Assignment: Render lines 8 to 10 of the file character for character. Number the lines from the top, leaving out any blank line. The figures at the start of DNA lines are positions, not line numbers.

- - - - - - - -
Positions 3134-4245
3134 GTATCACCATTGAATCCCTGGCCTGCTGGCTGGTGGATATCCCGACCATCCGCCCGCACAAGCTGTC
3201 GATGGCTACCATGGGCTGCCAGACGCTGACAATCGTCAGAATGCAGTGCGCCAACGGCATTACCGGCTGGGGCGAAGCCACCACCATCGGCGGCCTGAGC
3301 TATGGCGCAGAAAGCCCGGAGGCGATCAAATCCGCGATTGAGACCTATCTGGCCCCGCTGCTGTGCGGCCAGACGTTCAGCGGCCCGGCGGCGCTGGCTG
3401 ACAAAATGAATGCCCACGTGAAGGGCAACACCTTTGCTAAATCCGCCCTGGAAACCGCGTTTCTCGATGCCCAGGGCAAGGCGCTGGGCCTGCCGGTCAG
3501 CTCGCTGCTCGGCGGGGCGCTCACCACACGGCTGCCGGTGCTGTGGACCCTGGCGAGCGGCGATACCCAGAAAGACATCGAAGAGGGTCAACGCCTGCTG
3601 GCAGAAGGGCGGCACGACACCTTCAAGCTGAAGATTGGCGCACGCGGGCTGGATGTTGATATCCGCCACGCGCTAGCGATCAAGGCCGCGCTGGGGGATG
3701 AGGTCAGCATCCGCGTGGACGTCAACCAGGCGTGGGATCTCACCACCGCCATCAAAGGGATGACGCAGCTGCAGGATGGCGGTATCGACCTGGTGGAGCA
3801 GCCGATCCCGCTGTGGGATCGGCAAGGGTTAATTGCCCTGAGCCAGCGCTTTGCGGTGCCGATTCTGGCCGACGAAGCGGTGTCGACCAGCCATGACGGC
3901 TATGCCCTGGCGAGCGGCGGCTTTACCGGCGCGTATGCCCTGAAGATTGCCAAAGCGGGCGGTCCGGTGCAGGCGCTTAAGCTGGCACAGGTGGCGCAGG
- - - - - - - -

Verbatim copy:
3701 AGGTCAGCATCCGCGTGGACGTCAACCAGGCGTGGGATCTCACCACCGCCATCAAAGGGATGACGCAGCTGCAGGATGGCGGTATCGACCTGGTGGAGCA
3801 GCCGATCCCGCTGTGGGATCGGCAAGGGTTAATTGCCCTGAGCCAGCGCTTTGCGGTGCCGATTCTGGCCGACGAAGCGGTGTCGACCAGCCATGACGGC
3901 TATGCCCTGGCGAGCGGCGGCTTTACCGGCGCGTATGCCCTGAAGATTGCCAAAGCGGGCGGTCCGGTGCAGGCGCTTAAGCTGGCACAGGTGGCGCAGG